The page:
Introduction: Roller Welder DIY With the Use of a Soldering Iron and a Clock Gear
To create this simple but very useful home-made tool we should make a roller tip for our vintage simple soldering iron. So we've got the hand-tool for welding polyethylene, PE, polypropylene, PP, or other thin plastic films for the purposes of packing, storing or/and human-finger protection.
Soldering Iron, clock brass gear, 5 mm brass rod, fibreboard plywood, steel rule, paper knife, punched plastic sleeves for A4 paper sheets.
Step 1: Making the Roller Tip
To begin with making roller welding tip. Take somewhere a brass rod 5 mm in diameter (or 6 if you have such a soldering iron), 66 mm in length, and a clock brass gear.
We should make in the rod:
- a groove for the roller
- a through hole for an axis of the roller In my case the roller has 1.77 mm diameter of center hole, so the same diameter of the axis.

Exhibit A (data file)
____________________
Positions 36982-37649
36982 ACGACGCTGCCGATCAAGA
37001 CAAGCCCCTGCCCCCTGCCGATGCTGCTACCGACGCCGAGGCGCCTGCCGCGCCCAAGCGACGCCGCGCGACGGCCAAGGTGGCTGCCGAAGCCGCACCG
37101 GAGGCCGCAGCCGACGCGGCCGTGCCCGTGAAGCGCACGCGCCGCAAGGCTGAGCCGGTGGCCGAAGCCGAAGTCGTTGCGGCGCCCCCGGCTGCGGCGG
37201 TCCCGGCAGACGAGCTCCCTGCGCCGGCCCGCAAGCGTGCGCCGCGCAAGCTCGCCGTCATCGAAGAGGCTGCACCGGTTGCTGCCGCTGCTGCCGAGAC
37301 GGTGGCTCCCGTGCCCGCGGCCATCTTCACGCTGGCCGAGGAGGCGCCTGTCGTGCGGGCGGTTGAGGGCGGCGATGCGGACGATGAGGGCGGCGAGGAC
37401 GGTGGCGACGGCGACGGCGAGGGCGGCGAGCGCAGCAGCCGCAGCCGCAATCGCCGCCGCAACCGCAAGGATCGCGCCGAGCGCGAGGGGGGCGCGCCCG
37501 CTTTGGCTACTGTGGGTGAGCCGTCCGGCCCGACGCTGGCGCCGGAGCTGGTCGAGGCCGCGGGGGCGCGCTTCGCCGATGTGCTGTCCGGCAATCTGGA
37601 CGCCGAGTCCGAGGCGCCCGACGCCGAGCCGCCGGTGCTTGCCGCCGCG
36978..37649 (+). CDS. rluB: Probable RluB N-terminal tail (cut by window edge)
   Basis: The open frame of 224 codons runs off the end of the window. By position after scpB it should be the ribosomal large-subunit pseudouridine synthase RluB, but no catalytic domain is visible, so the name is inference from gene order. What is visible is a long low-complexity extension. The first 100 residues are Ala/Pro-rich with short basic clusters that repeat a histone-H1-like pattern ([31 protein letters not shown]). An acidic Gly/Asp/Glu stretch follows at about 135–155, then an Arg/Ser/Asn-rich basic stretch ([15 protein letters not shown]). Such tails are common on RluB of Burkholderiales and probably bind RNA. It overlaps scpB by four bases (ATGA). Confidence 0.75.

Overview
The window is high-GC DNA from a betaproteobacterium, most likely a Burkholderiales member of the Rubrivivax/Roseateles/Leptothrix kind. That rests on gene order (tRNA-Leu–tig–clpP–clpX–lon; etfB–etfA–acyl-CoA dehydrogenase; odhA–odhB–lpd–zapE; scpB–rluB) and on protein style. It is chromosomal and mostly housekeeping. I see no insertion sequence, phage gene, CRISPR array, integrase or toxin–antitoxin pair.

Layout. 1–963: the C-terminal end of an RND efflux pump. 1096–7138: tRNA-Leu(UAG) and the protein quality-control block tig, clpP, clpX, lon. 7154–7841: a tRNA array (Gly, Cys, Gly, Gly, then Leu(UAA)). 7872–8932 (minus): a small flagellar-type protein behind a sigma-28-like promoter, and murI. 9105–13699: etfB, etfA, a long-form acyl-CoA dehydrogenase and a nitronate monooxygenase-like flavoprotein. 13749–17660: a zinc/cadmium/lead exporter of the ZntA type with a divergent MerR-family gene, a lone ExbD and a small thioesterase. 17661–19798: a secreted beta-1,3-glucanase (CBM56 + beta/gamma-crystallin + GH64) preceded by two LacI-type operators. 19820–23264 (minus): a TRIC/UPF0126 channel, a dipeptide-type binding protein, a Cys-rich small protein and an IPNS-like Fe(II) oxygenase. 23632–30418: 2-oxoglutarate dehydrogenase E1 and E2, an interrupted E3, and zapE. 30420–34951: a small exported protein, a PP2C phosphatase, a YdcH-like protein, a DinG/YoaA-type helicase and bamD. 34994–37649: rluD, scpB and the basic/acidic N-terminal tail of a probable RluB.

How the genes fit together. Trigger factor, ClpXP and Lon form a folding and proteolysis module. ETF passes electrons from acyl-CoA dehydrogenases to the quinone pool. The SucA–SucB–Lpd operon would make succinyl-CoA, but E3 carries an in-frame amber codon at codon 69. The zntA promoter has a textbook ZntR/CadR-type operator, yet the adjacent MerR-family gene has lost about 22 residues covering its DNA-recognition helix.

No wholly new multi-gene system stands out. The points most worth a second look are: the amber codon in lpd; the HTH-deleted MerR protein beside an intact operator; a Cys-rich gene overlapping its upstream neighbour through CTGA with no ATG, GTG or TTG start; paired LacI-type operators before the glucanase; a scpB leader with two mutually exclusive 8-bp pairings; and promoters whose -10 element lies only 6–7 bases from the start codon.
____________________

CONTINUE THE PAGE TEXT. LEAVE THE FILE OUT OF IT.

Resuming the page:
To do it, I've used a piece of wood with a 5 mm hole and two clamps to fix a rod. Then saw-cut the central groove with a Dremel-like tool and diamond disc drill. Then drilling the hole... let's make it's diameter slightly less then 1.77 mm, then hammer in the axis - so it is strongly fixed.
Step 2: How to Use. Examples, What for Is It
Now mount the tip in the soldering iron and turn it on to heat.
Other required tools: fibreboard plywood, steel rule, paper knife.
Required materials: punched plastic sleeves for A4 paper sheets. They are made of PP (polypropylene).
Start to do useful things. Lead the roller along the rule to make straight line. Then press the suture by the rule, it cools and cures the joint spots.
In this video up to 4:42 - making the roller tip, then what for and how to use (from 4:42 to the end):
01:00 Making the roller tip
04:42 What we need to weld
05:01 Strength of suture test
05:25 A4 poster seal in a PP-file
06:05 Fit sized plastic pockets for bank notes (to protect them from our fingers)
07:53 Self-made sleeves for old photo-negatives
11:02 Let's seal our collection of coins in a PP-matrix
12:51 Sort out your small parts by packing them into fit sized plastic bags